Saturday, May 6, 2017

Eccentric Exercises

I was talking with a patient of mine earlier who exercised by climbing up and going down the stairs at his 40 storey flat while carrying a 16 kg backpack. He knew about my past results climbing stairs and wanted to know why walking down a flight of stairs seems to be more effective at building his muscle strength than walking up the same flight of stairs.

Going down the stairs with his 16 kg backpack meant he had to really control his step and lower himself down slowly rather than just letting himself go. This meant that he was doing an eccentric exercise.

Say you want to train your biceps (arm muscles). When you bring the dumbbell up, the muscle is shortening, that is also known as a concentric muscle action. If you lower the dumbbell slowly (which is more difficult), the muscle is lengthening or an eccentric muscle action.

Eccentric exercises are more demanding on the muscles and fatigues then far more than concentrically. It also damages (or breaks down the muscle) to a greater extent, so there is greater stimulation and subsequent growth.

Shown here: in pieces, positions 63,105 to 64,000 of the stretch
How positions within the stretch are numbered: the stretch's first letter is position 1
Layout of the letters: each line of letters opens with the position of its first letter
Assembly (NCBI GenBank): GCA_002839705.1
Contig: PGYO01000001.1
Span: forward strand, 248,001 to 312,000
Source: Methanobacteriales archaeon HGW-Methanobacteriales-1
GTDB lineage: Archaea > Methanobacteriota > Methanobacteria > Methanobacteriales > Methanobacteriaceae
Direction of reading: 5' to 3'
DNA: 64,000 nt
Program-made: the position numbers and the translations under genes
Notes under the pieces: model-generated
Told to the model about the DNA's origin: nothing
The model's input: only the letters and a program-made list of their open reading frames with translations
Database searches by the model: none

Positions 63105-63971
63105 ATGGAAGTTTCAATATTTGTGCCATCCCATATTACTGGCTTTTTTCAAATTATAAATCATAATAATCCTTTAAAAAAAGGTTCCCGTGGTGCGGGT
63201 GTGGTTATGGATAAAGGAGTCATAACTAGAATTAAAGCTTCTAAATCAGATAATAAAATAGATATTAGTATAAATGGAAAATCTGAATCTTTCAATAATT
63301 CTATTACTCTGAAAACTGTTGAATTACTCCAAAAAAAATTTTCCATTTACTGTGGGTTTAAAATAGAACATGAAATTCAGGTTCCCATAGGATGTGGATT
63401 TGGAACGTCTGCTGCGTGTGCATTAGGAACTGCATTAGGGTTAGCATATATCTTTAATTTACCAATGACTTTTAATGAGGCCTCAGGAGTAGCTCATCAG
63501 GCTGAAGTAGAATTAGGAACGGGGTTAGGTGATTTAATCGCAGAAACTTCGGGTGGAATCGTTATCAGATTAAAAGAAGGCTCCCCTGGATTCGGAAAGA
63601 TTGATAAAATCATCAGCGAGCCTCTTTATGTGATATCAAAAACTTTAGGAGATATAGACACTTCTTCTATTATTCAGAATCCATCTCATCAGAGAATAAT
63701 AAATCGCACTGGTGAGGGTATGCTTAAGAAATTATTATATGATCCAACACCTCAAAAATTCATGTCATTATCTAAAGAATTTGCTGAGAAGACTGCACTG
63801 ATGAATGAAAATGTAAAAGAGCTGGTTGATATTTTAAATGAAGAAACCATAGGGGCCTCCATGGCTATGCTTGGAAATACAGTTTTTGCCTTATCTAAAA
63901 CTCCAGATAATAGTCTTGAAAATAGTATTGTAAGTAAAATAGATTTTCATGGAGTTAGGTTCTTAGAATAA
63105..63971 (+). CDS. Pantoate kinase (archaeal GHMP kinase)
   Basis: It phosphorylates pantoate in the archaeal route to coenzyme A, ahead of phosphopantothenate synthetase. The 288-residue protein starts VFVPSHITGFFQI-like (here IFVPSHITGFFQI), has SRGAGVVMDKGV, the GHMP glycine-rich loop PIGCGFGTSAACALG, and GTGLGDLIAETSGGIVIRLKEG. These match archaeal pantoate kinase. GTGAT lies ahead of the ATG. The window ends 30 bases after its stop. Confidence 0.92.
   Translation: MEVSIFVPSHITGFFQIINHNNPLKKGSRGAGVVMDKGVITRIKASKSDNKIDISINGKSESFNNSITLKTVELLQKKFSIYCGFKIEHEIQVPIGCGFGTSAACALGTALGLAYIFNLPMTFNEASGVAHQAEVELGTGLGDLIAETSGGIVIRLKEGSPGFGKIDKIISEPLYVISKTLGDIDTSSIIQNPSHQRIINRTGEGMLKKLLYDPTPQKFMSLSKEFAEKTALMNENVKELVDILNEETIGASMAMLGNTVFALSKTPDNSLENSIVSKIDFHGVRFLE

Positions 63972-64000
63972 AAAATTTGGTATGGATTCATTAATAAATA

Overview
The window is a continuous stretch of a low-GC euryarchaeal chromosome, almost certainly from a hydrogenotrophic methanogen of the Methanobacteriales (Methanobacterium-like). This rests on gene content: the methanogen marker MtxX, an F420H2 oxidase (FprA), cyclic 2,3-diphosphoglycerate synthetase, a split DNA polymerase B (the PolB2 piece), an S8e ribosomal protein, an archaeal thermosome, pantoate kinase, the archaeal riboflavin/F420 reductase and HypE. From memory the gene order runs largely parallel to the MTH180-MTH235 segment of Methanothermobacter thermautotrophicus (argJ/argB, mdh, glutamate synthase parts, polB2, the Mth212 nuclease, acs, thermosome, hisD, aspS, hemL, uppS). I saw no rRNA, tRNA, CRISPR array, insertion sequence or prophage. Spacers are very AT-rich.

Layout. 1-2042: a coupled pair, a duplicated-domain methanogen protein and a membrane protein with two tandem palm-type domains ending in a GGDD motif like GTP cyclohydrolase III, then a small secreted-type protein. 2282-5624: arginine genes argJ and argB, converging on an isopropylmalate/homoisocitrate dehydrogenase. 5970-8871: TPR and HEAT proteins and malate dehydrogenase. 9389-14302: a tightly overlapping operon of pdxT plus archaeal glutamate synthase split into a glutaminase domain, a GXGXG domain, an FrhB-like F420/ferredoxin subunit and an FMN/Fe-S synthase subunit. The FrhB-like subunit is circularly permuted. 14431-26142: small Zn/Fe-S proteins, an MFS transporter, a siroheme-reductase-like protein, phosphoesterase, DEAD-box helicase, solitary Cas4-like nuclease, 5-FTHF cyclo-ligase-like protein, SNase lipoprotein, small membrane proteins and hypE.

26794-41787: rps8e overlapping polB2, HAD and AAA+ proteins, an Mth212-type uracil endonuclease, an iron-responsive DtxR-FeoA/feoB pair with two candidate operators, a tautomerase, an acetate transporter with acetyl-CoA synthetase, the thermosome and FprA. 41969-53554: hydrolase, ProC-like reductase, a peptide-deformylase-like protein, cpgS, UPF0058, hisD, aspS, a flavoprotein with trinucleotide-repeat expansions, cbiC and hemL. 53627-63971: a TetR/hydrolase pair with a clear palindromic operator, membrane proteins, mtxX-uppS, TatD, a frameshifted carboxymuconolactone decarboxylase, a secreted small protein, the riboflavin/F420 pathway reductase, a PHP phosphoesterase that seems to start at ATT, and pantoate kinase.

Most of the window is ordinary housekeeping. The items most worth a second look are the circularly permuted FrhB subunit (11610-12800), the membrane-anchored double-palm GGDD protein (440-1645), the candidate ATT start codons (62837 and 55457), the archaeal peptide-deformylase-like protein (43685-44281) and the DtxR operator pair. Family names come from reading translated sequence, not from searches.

Try this if you want get better leg strength in a shorter time. Bend your legs more deeply when going down stairs of hills. Your legs will be sore from DOMs or delayed onset of muscle soreness. Once your muscles recover (after a few days), they'll be stronger and it will require much more eccentric exercises to get the same effect.

In fact, this was exactly what researchers found in a group of elderly men with chronic heart failure. Going down stairs appeared to be easier and more pleasant compared to the climbing stairs which the subjects found to be more demanding.

Changes in muscle strength were similar or even greater when going down stairs compared to going up stairs after six weeks of training.

To put this into practice, try bending your legs more deeply when going down stairs or slopes, lower your body more slowly doing push ups or pull ups. You'll be amazed at the results ..... after recovering from  the soreness.


Theodoru AA, Panayiotou G et al (2013). Stair Descending Exercise Increases Muscle Strength In Elderly Males With Chronic Heart Failure. BMC Res Notes. 6:87. DOI: 10.1186/1756-005-6-87.

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